I don’t really shed any tears for the loss of nuclear fission plants, but what i DO shed tears for is that the same public ignorance will doom FUSION plants when we have that technology available. And that will be one of the most damaging and misguided things ever done in the name of “environmentalism”.

But what can you expect from the same public that forced the medical industry to change the term “nuclear magnetic resonance (NMR)” to “magnetic resonance imaging (MRI)” just to avoid the word “nuclear”? There was no fission or fusion involved in this imaging system, but they had to relabel it solely to cater to a rather staggering level of public ignorance of technology.

Err, I guess you didn’t ask for that rant, did you? Sorry :slight_smile:


peas on earth

While I agree that public ignorance may be a bit of a problem here, I think it will be easily overcome in the case of fusion, even if the the word “nuclear” has to be hidden, like it was with the NMR/MRI thing.

There is a fair amount of misinformation about nuclear fusion, like the idea that a fusion reactor could be detonated like a hydrogen bomb. Nonetheless I think this will be overcome, if nothing else because the European community seems serious about it, and folks in the West would eventually get jealous of all of the cheap energy.

>The problem is that despite nuclear power
>being many, many times safer than coal power
>both for plant workers and for the
>surrounding public (even when you include
>the *#@!-up at Chernobyl),
“Melt down” is such a buzzword Kent. We prefer to think of it as an unrequested fission surplus.
I’m not real sure I agree with you on the safety part. I know coal can be wickedly toxic if its not reacted properly. Mining it cause horrendous water pollution, but as I understand it the risk is much more wide spread and the persistence of the toxicity in an accident is much higher in the case of nukes.

It just occured to me as I was fuming over my electric bill, that as part of an anti-global warming pact, the US has agreed to reduce its gross CO2 output. I dont see how this goal can possibly be met if the operation lifes of many 50-60 era nukes are coming to an end, utility companies are switching to coal and no more nukes are being built.
This is compounded by the fact that NIMBY ecofreaks that are balking and hydro plants, the sum total of all US solar generation does match the output single nuke, and fusion generation is something like 9 orders of magnitude from an economic break even.
The only remotely viable solution I see is if we could somehow harness the hot air generated by congress.

I’m not sure that the toxic consequences of nuclear power are necessarily more persistent than coal. Naturally, you have to go along with me on a couple of caveats to get to that conclusion. Nuclear materials can be very hazardous - I don’t think anything is more toxic than plutonium, and spraying the stuff over the countryside is a lot more persistently toxic than the worst that coal tailings can do. The problem is that coal mining produces a lot more tailings, and there aren’t any alternatives to spreading them out on open land and letting them leak into the ground water. The total amount of waste generated by nuclear power is a whole lot smaller and a lot easier to control, even in accidents.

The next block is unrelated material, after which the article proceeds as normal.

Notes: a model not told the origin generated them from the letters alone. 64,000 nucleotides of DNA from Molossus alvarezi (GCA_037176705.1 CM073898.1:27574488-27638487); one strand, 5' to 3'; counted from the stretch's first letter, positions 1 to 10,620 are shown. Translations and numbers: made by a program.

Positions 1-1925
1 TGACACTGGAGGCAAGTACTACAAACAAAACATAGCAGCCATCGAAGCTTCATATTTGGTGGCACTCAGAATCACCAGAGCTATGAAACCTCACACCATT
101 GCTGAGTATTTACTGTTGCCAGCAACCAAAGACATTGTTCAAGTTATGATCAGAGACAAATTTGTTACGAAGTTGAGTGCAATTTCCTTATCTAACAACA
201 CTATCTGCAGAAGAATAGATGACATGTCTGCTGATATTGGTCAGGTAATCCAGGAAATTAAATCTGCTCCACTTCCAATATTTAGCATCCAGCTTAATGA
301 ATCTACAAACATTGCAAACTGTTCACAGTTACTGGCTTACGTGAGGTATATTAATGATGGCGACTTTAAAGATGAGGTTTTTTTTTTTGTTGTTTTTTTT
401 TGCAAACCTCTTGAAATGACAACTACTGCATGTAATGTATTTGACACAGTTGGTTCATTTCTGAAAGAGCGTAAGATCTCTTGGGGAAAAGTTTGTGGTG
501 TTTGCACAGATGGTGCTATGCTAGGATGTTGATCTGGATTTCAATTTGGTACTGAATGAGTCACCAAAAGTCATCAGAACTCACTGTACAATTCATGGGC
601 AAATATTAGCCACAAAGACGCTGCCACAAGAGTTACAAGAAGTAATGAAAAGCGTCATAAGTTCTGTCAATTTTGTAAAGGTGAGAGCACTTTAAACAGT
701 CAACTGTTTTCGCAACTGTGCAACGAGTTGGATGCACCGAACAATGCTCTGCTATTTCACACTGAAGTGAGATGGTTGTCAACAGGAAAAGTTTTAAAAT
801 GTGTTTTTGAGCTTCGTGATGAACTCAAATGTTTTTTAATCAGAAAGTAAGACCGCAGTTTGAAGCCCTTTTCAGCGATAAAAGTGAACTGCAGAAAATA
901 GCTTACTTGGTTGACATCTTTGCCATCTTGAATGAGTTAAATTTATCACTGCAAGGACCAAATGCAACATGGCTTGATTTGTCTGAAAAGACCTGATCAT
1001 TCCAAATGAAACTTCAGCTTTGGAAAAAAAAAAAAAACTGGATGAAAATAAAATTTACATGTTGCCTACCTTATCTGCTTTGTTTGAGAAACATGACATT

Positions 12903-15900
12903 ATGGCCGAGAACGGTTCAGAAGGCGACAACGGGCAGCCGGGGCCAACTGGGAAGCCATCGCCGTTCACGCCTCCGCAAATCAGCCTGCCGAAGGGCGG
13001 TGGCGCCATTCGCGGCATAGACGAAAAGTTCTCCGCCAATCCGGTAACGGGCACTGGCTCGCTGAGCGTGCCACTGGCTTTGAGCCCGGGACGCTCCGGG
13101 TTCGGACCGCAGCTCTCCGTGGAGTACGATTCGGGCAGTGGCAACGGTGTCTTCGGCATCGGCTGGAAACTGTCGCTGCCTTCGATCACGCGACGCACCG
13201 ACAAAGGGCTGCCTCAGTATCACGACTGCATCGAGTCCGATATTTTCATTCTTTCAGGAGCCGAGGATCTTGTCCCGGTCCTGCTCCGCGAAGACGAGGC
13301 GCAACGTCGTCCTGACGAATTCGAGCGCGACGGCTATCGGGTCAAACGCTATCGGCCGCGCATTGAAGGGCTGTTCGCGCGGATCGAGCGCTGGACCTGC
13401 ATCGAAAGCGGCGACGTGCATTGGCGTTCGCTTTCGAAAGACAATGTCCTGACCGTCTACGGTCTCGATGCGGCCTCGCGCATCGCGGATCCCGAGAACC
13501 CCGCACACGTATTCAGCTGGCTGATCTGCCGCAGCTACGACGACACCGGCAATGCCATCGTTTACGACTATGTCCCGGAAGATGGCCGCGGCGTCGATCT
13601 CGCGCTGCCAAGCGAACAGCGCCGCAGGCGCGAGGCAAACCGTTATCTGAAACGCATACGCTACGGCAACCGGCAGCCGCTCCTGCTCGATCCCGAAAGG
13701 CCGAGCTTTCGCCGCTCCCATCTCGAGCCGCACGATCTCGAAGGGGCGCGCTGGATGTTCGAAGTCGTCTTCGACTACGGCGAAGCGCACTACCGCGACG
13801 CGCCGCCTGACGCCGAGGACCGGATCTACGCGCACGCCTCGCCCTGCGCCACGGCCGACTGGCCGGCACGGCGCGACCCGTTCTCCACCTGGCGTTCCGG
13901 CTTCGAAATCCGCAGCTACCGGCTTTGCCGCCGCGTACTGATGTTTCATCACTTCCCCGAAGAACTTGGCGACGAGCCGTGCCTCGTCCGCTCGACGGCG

Even in the case of Chernobyl, although I’ll admit not all the data is in yet, I don’t think the consequences are as persistent as the big messes all over the Ukraine caused by a century of very dirty coal mining. The former USSR is an environmental disaster, but I don’t think Chernobyl is a very significant cause by itself. Certainly background radiation isn’t much higher in the Ukraine today that it was before. Water supplies aren’t any less safe these days either as I understand it (although they were such a mess before that it might be hard to tell.) The Ukraine still exports milk, a product that tends to concentrate toxins, without other countries complaining.

Compare this to Iraq, where depleted uranium was spread all over the coutryside, and where, unlike in the Ukraine, cancer rates have gone through the roof. Even the worst nuclear accident in history has contained the mess reasonably well compared to the kinds of scenarios being trotted out by the anti-nuclear movement.

As for the NIMBY phenomena, I find it less often in the environmental movement than among suburban Americans in general. I consider myself at least mildly environmentalist, in the sense that man obviously has the power to ruin the world around him without realy trying, and that I think that would be a really bad idea. I’m in favour, in general, of nuclear power and, in some cases, large hydroelectric power. I have some conditions - like having state-owned utilites instead of irresponsible private companies providing power, and a well established regulatory system, but I’m not against that kind of generation in principle. I agree, if you take coal and natural gas out of the picture, there aren’t a lot of sources left besides nukes and hydro. Wind power can be cost effective, as Denmark has shown in recent years, but only in some places and some of the time. Solar will probably never take off in a big way. Ocean thermal and geothermal power seem pretty speculative at this point. And although biomass power is great and it’s cheap, it’s limited by the quantity of cheap biomass. Your excrement doesn’t contain enough energy to power your computer.

At least some environmentalists - quite a few of the quieter ones in my experience - do understand this. On the other hand, try to get an SUV-driving, white picket fenced, day-trading suburbanite to pay attention to where his power is coming from and all you get are blank stares. As long as the ugly factories and power plants aren’t visible from his morning commute, he doesn’t much care about consequences.

Another rant no one needs I guess.

"I have never made but one prayer to God, a very short one: “O Lord, make my enemies ridiculous.” And God granted it.
- Voltaire

      • The reason that the Navy nuclear program is as successful as it is (with relatively low operating and construction costs and few accidents) is that the Navy nuclear reactors are standardized. Operators and technicians can move from one to the next easily, and anything that’s found to be a problem with one can be assumed to be problems with all and improvements can be implemented universally. - With typical utility reactors, every one is designed differently, with it’s own cost overruns and operating quirks. - MC
      • I also note that “closing down” nuclear plants is an expanding business - companies get paid for their time and effort to “close the plant down”, and so they make damn sure they never finish. I forget where, but in the last few years one company has tripled their on-site employees even though funding was supposed to be cut off two years ago, but what do you know, there’s just sooo much work to do they’ll need more time (and money). - MC